A small chain of inspirational moments filled my life this past week. After a persistent, yet dismal, battle with the employment market for the past 8 months, my efforts finally paid off when I received a decidedly ideal job offer. In the course of celebration over the following few days, I heard that my absolute favorite living jazz pianist was playing at Yoshi’s in Oakland one show only, one night only. I immediately scored tickets for my girl and me to attend. Being a jazz piano player myself, I made sure to reserve the ideal seats–front row, right by Benny Green’s hands. Whenever I watch a true professional play up close, I always leave the show feeling inspired to be better and knowing that I can rise to a higher level with my own music.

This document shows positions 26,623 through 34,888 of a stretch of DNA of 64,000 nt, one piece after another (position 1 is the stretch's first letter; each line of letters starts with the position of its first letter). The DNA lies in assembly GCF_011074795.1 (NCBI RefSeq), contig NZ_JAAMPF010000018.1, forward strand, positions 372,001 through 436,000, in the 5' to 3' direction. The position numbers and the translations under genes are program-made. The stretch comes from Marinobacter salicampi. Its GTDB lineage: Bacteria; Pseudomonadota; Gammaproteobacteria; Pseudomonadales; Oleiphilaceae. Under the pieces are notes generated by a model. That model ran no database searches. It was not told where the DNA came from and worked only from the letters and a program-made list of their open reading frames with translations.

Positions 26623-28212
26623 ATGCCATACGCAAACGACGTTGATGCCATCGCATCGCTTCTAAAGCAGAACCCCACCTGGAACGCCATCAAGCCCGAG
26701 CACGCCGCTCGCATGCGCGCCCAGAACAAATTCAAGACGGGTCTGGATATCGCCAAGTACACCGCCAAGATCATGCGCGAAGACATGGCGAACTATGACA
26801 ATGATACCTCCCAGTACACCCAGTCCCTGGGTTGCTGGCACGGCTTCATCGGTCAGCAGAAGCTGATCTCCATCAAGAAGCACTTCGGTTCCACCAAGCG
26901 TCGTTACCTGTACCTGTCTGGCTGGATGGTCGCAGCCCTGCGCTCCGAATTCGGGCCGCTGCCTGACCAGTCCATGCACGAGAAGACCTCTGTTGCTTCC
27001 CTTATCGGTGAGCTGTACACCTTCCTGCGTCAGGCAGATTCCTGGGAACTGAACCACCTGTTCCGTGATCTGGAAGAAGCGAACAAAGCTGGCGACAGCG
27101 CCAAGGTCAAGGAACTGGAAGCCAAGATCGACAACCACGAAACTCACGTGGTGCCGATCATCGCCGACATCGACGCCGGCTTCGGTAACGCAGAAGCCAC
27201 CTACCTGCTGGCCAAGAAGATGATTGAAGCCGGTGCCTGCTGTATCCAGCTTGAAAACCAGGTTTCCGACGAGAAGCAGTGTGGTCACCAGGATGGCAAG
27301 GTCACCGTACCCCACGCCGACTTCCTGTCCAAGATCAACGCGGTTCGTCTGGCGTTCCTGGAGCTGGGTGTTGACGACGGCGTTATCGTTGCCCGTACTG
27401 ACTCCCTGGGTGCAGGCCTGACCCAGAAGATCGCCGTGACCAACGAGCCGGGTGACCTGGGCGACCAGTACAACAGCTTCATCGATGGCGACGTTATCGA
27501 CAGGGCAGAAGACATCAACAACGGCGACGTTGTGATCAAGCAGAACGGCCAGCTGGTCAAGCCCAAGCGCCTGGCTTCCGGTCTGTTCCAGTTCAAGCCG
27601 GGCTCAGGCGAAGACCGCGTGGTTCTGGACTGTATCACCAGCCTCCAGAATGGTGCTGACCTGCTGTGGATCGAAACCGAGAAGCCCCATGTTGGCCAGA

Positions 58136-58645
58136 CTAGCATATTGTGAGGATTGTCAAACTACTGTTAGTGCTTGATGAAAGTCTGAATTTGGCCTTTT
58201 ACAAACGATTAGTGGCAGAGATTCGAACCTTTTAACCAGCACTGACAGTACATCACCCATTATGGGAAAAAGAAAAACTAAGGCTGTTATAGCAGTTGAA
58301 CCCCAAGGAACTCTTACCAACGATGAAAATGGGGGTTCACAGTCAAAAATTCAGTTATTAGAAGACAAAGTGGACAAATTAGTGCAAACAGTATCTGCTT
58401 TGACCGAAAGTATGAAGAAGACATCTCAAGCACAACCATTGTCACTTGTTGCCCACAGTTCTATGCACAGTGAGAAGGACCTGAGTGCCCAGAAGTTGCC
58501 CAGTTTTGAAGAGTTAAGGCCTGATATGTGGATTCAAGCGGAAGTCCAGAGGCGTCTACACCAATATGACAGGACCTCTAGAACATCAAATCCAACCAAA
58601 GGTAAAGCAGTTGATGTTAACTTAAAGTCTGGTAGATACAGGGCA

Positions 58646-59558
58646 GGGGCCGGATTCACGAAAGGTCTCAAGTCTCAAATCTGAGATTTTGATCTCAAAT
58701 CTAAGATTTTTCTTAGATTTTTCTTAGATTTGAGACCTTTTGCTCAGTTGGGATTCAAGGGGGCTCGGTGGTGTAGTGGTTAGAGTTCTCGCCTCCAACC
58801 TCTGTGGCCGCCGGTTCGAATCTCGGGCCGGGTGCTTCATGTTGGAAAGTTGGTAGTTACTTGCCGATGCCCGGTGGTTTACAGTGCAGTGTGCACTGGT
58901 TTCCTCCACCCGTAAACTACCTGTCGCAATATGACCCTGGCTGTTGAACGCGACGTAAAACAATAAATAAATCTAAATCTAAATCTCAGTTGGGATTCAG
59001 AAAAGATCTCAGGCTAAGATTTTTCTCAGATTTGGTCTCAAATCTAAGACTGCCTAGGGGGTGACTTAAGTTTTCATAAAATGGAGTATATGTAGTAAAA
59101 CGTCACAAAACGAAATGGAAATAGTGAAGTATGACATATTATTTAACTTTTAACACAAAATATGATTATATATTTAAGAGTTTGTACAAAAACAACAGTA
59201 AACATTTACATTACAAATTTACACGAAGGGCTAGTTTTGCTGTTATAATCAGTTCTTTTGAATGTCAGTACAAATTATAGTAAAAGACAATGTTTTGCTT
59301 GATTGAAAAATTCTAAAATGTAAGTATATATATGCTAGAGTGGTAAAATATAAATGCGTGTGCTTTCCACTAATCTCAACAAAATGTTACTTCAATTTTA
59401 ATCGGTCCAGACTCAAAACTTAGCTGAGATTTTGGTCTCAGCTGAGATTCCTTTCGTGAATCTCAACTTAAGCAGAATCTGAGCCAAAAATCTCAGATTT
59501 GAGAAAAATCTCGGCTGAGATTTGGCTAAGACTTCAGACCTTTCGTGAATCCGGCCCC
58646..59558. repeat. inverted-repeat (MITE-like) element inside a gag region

During this show, I definitely did leave feeling inspired, but it was a different kind of inspiration. Certainly, his playing was phenomenal—even mind-blowing. But I went home, not concerned about trying to play like Benny, but rather with some of the images of the evening engrained in my head. I remember the colored lights reflecting off the edge of the piano keys—the yellows, blues and violets. I remember interacting with the artist on stage, because he could hear our cheers, comments and jokes spoken stage-side. It was a great night, and I wanted to somehow remember forever the feeling of all the show’s visuals.
The next day, I pulled a blank 28” x 32” canvas I had in the garage. Now I wouldn’t call myself a painter by any means. But I have always been competently artistic, with an eye for art. Using some acrylic paints, I created a small piece of what I saw that night in a very large scale. I’m very pleased with what materialized on the canvas. And I know that I’ll always have it on the wall to take me back to a good time in my life and to make me happy about the musical instrument I love and a painting that I made.